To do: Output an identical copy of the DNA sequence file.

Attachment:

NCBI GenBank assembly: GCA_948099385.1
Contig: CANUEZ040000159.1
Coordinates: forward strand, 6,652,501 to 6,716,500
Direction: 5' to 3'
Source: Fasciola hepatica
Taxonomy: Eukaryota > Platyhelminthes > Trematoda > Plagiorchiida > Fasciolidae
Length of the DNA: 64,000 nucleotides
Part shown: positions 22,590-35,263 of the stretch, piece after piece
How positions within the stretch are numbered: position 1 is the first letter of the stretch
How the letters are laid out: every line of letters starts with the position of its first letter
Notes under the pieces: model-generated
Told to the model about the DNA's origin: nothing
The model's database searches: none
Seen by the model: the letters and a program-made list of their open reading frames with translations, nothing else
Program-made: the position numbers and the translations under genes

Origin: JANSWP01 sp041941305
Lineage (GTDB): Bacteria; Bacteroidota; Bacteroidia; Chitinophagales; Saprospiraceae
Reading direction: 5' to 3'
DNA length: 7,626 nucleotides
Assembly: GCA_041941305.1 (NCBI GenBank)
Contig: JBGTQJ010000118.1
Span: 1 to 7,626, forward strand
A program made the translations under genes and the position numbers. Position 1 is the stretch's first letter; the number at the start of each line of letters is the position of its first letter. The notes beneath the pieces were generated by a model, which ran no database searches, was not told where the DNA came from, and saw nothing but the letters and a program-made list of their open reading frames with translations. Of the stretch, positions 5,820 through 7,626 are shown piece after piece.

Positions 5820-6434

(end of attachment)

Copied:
NCBI GenBank assembly: GCA_948099385.1
Contig: CANUEZ040000159.1
Coordinates: forward strand, 6,652,501 to 6,716,500
Direction: 5' to 3'
Source: Fasciola hepatica
Taxonomy: Eukaryota > Platyhelminthes > Trematoda > Plagiorchiida > Fasciolidae
Length of the DNA: 64,000 nucleotides
Part shown: positions 22,590-35,263 of the stretch, piece after piece
How positions within the stretch are numbered: position 1 is the first letter of the stretch
How the letters are laid out: every line of letters starts with the position of its first letter
Notes under the pieces: model-generated
Told to the model about the DNA's origin: nothing
The model's database searches: none
Seen by the model: the letters and a program-made list of their open reading frames with translations, nothing else
Program-made: the position numbers and the translations under genes

Origin: JANSWP01 sp041941305
Lineage (GTDB): Bacteria; Bacteroidota; Bacteroidia; Chitinophagales; Saprospiraceae
Reading direction: 5' to 3'
DNA length: 7,626 nucleotides
Assembly: GCA_041941305.1 (NCBI GenBank)
Contig: JBGTQJ010000118.1
Span: 1 to 7,626, forward strand
A program made the translations under genes and the position numbers. Position 1 is the stretch's first letter; the number at the start of each line of letters is the position of its first letter. The notes beneath the pieces were generated by a model, which ran no database searches, was not told where the DNA came from, and saw nothing but the letters and a program-made list of their open reading frames with translations. Of the stretch, positions 5,820 through 7,626 are shown piece after piece.

Positions 5820-6434